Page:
New Brazilian Franchise Law

Posted by on

Alissa Campos

On December 26, 2019, a new franchise law was sanctioned in Brazil. Law no. 13.966 — which can be consulted in its Portuguese version here  — seeks to bring more clarity and security to the relation between the franchisor and the franchisee; to stablish the new international franchise agreement in Brazil; and to regulate aspects that were not covered by the former Brazilian franchise law.

Among the changes that were promoted, the new law aims to amplify the concept of the franchise agreement in Brazil, including, in its definition, agreements related to supporting, management and operational methods.

The new law states that in order to be able to grant a franchise authorization the franchisor must be the owner of the brand that will be included in the franchise agreement. If this is not the case, an express authorization of the holder of the brand is required. This is a relevant point brought by the legislator that aims to protect the interest of franchisees.

Under the new regulation, franchise activities can be promoted not only by entrepreneurs and business companies, but also by state-owned companies and non-profit entities, regardless of the sector in which they operate. The legislator also established the inapplicability of the consumer and the labor legislation between franchisor and franchisee.

In addition to these points, the mandatory requirements contained in the Franchise Offering Administrative Circular have also been altered. The previous 15 (fifteen) requirements were added by 8 (eight) new ones, totalizing 23 (twenty-three) aspects that must be included in the franchise agreement. These new criteria were established in order to bring greater transparency to the relationship between franchisor and franchisee, ensuring that the key information is clearly and assertively stated in the contract. If the franchisor fails to include all these aspects in the agreement, the contract may be considered null, and the franchisor may be required to return all amounts eventually paid by the franchisee.

Given this new legal framework, franchisors should promote updates to their documents used as Franchise Offering Administrative Circular, including, in addition to the mandatory points already established in the previous law and those of free disposal, the following aspects:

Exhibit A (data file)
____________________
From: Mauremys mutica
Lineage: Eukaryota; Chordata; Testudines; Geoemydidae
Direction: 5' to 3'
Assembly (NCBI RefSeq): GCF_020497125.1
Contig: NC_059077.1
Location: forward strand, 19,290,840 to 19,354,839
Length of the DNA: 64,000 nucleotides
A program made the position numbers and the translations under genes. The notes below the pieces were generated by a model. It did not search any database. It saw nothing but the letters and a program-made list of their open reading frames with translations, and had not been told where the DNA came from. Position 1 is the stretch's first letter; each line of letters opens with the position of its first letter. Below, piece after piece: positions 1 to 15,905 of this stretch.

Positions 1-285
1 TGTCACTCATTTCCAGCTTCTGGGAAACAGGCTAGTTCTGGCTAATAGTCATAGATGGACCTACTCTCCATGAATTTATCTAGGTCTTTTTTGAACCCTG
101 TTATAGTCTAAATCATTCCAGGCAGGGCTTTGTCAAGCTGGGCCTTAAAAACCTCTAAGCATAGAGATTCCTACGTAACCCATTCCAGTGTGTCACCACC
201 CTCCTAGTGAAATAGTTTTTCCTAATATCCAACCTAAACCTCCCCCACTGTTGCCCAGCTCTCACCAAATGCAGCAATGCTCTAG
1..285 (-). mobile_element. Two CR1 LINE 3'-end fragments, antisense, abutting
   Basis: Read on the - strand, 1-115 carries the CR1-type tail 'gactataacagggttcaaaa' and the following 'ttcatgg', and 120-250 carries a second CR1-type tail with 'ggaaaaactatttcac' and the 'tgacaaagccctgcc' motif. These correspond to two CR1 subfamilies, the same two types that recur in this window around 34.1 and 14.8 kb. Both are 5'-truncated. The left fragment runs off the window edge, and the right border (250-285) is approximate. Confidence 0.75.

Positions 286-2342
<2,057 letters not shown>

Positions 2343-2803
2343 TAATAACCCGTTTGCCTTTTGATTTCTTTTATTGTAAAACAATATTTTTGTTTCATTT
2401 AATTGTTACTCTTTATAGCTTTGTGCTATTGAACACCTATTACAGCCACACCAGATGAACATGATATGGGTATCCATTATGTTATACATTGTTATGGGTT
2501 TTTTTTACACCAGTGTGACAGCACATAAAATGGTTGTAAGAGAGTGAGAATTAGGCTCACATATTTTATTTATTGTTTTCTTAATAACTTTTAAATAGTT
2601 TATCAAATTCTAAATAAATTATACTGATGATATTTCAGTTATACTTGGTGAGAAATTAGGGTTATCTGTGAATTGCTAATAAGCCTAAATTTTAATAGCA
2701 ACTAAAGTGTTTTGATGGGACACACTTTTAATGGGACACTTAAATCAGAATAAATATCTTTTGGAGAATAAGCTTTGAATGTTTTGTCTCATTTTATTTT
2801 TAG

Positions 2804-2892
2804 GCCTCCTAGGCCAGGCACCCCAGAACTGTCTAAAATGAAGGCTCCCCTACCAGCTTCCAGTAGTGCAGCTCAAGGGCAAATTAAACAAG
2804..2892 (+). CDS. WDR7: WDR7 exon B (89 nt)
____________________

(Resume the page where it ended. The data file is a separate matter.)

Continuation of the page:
– Indication of the possibility of transferring the contract;

– Indication of all penalties, fines and indemnities stated in the agreement;

– Indication of the existence of a minimum purchase quota by the franchisee, and of the possibility and conditions for the refusal of products or services required by the franchisor;

– Indication of the existence of a council or association of franchisees, the powers, and mechanisms of representation before the franchisor, in addition to detailing the competencies for managing and supervising the application of existing funds resources;

– Indication of the main competition aspect which should be observed by the franchisor and the franchisees, and among the franchisees, during the term of the franchise agreement, and details of the territorial limits, the term of the restriction and the penalties for non-compliance;

– Specification of contractual term and renewal conditions; and

– Place, day and time to receive the necessary documentation and to start opening the envelopes, in case of public companies.

Along with the above modifications, the legislation is also innovated in terms of providing for the international franchise agreement, a point that was not covered by the former law. This provision aims to update the legislation to reflect the dynamism of the Brazilian market that is increasingly turning to the internationalization of business.

Thus, those contracts involving more than one legal system — due to the nationality or domicile of the parties or due to the place of exercise or completion of their activities — are considered international.

The international franchise agreements should be originally written in Portuguese, observing the criterion of bringing objective and accessible language. However, the franchisor may opt for certified translation into Portuguese, which needs be done at their own expense.

In such cases, the parties may elect the competent court to analyze any issues and questions related to the contract. The parties must, in this case, constitute and maintain a legally qualified representative or attorney in the country of jurisdiction, empowered to represent them administratively and judicially, including to receive service of process in law suits.

The new regulation comes into force in March 2020, 90 (ninety) days after its publication in the Federal Official Gazette, and replaces Law No. 8,955, which was published on December 15, 1994.

Alissa Campos is a corporate lawyer and holds a Master’s degree in Law by the Universidade Federal de Minas Gerais. 

Leave a Reply

Your email address will not be published. Required fields are marked *